The revolution is over. Uber self-destructed. Time to get back in our taxis.
Or so some wish. But it’s not going to happen. Uber may be in trouble — and there will likely be much angst about customer privacy — but the revolution it spawned will continue.
The company that has become a synonym for travel (“Let’s uber home”) is facing a PR crisis, provoked by what were supposed to have been off-the-record comments at a private dinner. Senior executive Emil Michael, waxing on about unfair media coverage, talked about hiring investigators to dig up dirt on a journalist who was critical of the company. Media folks everywhere were horrified, naturally, because while they have no compunction about exposing others’ dark secrets, they think their own are off-limits. In any event, it’s not clear that Michael’s comments were really all that threatening; they may have just been a boozy, off-hand joke.
Still, like a Bill Cosby meme gone bad, Michael’s loose remarks were a tipping point of sorts, unleashing talk about Uber’s sexist, frat-boy reputation. Nerdy CEO Travis Kalanick, bragging about his new-found popularity with the opposite sex, once called the company “Boob-er.” A bizarre ad campaign in France featured female Uber drivers in scanty lingerie. And in 2012 the company ran a strange analysis using passenger data to track one-night stands.
So now we see customers contemplating whether to delete the app from their phones while others are calling for the heads of Uber’s executives. Peter Thiel, co-founder of PayPal, called Uber “the most ethically challenged company in Silicon Valley.”
Of course, Thiel is also an investor in Lyft, Uber’s pink-mustachioed nemesis.
Companies come and go, and Uber may or may not sort things out. The bigger question is whether the Uber scandals imperil the entire ride-sharing movement. And the reason comes down to privacy: Ride-sharing apps of all sorts know where their customers have been and where they’re going. Data like that can be put to use in some pretty nefarious ways — including attacking one’s critics. Ah, for the good old days of taxis, one thinks, when transactions were in cash and the driver never knew your name.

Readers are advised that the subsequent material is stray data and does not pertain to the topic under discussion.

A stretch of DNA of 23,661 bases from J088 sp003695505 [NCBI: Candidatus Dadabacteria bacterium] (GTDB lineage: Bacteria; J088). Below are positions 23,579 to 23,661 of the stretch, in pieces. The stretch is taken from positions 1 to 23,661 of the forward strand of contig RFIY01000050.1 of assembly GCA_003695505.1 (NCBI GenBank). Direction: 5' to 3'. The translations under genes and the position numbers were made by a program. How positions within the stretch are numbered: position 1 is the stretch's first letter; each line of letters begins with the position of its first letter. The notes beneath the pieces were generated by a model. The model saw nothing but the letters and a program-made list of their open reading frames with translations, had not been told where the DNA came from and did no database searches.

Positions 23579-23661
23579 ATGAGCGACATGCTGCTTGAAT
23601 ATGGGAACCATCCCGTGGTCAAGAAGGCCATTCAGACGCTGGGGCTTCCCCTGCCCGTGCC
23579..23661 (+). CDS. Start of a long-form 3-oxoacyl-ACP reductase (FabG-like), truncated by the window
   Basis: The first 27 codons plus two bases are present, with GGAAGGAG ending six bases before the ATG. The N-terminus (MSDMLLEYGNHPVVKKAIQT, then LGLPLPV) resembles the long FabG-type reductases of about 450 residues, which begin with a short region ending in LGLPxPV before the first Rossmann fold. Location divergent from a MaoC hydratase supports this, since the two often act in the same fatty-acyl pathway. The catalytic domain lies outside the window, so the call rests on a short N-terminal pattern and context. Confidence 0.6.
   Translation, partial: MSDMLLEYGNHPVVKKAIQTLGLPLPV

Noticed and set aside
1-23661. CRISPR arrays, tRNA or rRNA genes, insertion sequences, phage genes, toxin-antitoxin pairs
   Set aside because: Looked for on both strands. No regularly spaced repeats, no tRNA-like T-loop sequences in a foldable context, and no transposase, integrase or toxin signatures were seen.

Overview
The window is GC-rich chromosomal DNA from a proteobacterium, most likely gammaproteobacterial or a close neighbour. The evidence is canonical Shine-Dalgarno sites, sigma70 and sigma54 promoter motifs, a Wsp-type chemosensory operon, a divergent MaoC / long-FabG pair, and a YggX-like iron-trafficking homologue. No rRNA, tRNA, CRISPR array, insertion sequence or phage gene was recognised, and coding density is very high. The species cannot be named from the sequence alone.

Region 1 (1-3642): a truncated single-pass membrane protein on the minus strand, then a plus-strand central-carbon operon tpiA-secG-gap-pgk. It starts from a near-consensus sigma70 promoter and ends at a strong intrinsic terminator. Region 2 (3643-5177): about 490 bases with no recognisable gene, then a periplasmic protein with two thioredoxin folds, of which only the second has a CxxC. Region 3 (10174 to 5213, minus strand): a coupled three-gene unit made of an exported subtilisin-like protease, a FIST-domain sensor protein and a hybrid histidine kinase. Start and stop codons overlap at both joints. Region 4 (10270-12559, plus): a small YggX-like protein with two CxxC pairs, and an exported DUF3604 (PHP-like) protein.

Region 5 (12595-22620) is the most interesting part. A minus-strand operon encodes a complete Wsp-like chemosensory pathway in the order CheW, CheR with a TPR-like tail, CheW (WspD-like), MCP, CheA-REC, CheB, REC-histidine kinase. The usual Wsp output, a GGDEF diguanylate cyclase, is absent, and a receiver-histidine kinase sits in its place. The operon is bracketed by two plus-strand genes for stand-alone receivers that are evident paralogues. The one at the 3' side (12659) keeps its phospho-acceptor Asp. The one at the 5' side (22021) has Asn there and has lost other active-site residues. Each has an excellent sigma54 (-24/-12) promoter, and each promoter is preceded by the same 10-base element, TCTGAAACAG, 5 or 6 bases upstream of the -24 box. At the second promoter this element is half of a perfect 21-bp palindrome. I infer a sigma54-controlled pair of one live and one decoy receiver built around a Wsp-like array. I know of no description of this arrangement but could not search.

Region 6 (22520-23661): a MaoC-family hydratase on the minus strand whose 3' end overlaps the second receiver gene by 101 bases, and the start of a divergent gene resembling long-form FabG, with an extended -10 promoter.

Uber managed to flame this fear with staffers apparently abusing a software program known as “God View,” one that allows users to follow the movement of their customers. Stories abound of Uber execs showing off “God View’’ at parties or tracking when someone will show up for a meeting.
Scary? Yes. But not as scary as this. If you have an android phone, go to google.com/locationhistory and log-in. There you’ll find a calendar. Click on any date and you’ll see a map showing every single place you have ever been for that day and how long you were there. It’s truly disturbing. Snooping spouses and snooping governments would have a field day.
All of which is to underscore a point most of us at least dimly know: Information about us is constantly being collected. Data from cellphones track our movements. Cameras on the streets see what we’re doing. When we purchase something with a credit card, there’s a record tied of what we bought. Cable companies know the movies we’re watching; e-book companies know what we’re reading; websites track the stories we view.
In this context, the data from ridesharing apps such as Uber’s God View are inconsequential. Indeed, even the anonymity of a traditional taxicab is disappearing. When you pay for your taxi with a credit card, your trip is recorded somewhere. And new apps such as Flywheel are seeking to help the taxicab industry by making it even more like Uber, Lyft, and their kin.
The issue, really, is not that the data are being collected, but how they’re being used. In the wake of the Uber scandal, Lyft tightened up its own rules on who has access to customer data. Politicians such as Senator Al Franken are asking questions. We’ve all recently become afraid of the National Security Agency. But the spies in our lives are everywhere. Private companies need the same tight limits we’d put on the government.